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Quantum Dot-Based Thermal Spectroscopy and Imaging of Optically Trapped Microspheres and Single Cells

Authors

  • Patricia Haro-González,

    1. Laboratorio di Chimica dello Stato Solido, DB, Università di Verona and INSTM, UdR Verona, Ca' Vignal, Strada Le Grazie 15, I-37134 Verona, Italy
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  • William T. Ramsay,

    1. Scottish Universities Physics Alliance (SUPA), Institute of Biological Chemistry, Biophysics and Bioengineering, School of Engineering & Physical Sciences, Heriot Watt University, Edinburgh EH14 4AS, Midlothian, Scotland
    Current affiliation:
    1. These authors contributed equally to this work.
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  • Laura Martinez Maestro,

    1. Fluorescence Imaging Group, Departamento de Física de Materiales, C-IV, Universidad Autónoma de Madrid C/Francisco Tomás y Valiente 7, Madrid, 28049, Spain
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  • Blanca del Rosal,

    1. Fluorescence Imaging Group, Departamento de Física de Materiales, C-IV, Universidad Autónoma de Madrid C/Francisco Tomás y Valiente 7, Madrid, 28049, Spain
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  • Karla Santacruz-Gomez,

    1. Centro de Investigación en Materiales Avanzados, CIMAV, Departmento de Fisica, Universidad de Sonora, A.P 1626 Hermosillo, Sonora, México
    2. Departamento de Física, Universidad de Sonora, Blvd. Luis Encinas y Rosales s/n, C.P. 83000, Hermosillo, Sonora, México
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  • Maria del Carmen Iglesias-de la Cruz,

    1. Fluorescence Imaging Group, Departamento de Física de Materiales, C-IV, Universidad Autónoma de Madrid C/Francisco Tomás y Valiente 7, Madrid, 28049, Spain
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  • Francisco Sanz-Rodríguez,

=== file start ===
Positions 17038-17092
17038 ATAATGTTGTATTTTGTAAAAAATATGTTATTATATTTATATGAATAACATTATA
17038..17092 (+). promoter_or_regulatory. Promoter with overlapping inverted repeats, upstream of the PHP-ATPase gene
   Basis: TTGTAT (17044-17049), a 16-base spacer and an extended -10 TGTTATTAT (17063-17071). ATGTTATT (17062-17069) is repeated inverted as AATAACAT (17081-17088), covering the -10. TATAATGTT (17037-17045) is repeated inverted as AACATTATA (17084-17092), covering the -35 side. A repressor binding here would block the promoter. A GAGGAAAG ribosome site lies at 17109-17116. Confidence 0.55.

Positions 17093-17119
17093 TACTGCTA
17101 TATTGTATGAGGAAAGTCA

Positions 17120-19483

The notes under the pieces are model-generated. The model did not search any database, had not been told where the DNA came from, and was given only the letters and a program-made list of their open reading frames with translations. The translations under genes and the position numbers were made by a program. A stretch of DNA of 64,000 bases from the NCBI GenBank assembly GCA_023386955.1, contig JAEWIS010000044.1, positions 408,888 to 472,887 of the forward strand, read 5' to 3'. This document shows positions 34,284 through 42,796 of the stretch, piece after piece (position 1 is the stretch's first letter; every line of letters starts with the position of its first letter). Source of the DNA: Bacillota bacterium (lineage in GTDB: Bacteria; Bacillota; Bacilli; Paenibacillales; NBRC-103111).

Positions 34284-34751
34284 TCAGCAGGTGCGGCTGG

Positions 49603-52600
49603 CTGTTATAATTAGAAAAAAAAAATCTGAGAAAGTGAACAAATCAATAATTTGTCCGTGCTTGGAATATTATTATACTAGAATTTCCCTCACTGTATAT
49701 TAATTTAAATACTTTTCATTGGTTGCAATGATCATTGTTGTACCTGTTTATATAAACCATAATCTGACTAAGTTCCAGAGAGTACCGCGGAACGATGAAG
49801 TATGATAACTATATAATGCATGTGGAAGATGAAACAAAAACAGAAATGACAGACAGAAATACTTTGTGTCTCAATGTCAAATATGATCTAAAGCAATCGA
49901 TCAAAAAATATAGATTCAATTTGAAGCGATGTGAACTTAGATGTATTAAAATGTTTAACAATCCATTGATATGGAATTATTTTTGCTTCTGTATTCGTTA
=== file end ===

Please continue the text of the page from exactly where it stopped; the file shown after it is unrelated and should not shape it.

1. Fluorescence Imaging Group, Departamento de Física de Materiales, C-IV, Universidad Autónoma de Madrid C/Francisco Tomás y Valiente 7, Madrid, 28049, Spain
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  • Jing Yuang Chooi,

    1. Fluorescence Imaging Group, Departamento de Física de Materiales, C-IV, Universidad Autónoma de Madrid C/Francisco Tomás y Valiente 7, Madrid, 28049, Spain
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  • Paloma Rodriguez Sevilla,

    1. Fluorescence Imaging Group, Departamento de Física de Materiales, C-IV, Universidad Autónoma de Madrid C/Francisco Tomás y Valiente 7, Madrid, 28049, Spain
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  • Marco Bettinelli,

    1. Laboratorio di Chimica dello Stato Solido, DB, Università di Verona and INSTM, UdR Verona, Ca' Vignal, Strada Le Grazie 15, I-37134 Verona, Italy
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  • Debaditya Choudhury,

    1. Scottish Universities Physics Alliance (SUPA), Institute of Biological Chemistry, Biophysics and Bioengineering, School of Engineering & Physical Sciences, Heriot Watt University, Edinburgh EH14 4AS, Midlothian, Scotland
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  • Ajoy K. Kar,

    1. Scottish Universities Physics Alliance (SUPA), Institute of Photonic and Quantum Sciences, School of Engineering & Physical Sciences, Heriot Watt University, Edinburgh EH14 4AS, Midlothian, Scotland
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  • José García Solé,

    1. Fluorescence Imaging Group, Departamento de Física de Materiales, C-IV, Universidad Autónoma de Madrid C/Francisco Tomás y Valiente 7, Madrid, 28049, Spain
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  • Daniel Jaque,

    1. Fluorescence Imaging Group, Departamento de Física de Materiales, C-IV, Universidad Autónoma de Madrid C/Francisco Tomás y Valiente 7, Madrid, 28049, Spain
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  • Lynn Paterson

    Corresponding author
    1. Scottish Universities Physics Alliance (SUPA), Institute of Biological Chemistry, Biophysics and Bioengineering, School of Engineering & Physical Sciences, Heriot Watt University, Edinburgh EH14 4AS, Midlothian, Scotland
    • Scottish Universities Physics Alliance (SUPA), Institute of Biological Chemistry, Biophysics and Bioengineering, School of Engineering & Physical Sciences, Heriot Watt University, Edinburgh EH14 4AS, Midlothian, Scotland.
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Abstract

Laser-induced thermal effects in optically trapped microspheres and single cells are investigated by quantum dot luminescence thermometry. Thermal spectroscopy has revealed a non-localized temperature distribution around the trap that extends over tens of micrometers, in agreement with previous theoretical models besides identifying water absorption as the most important heating source. The experimental results of thermal loading at a variety of wavelengths reveal that an optimum trapping wavelength exists for biological applications close to 820 nm. This is corroborated by a simultaneous analysis of the spectral dependence of cellular heating and damage in human lymphocytes during optical trapping. This quantum dot luminescence thermometry demonstrates that optical trapping with 820 nm laser radiation produces minimum intracellular heating, well below the cytotoxic level (43 °C), thus, avoiding cell damage.

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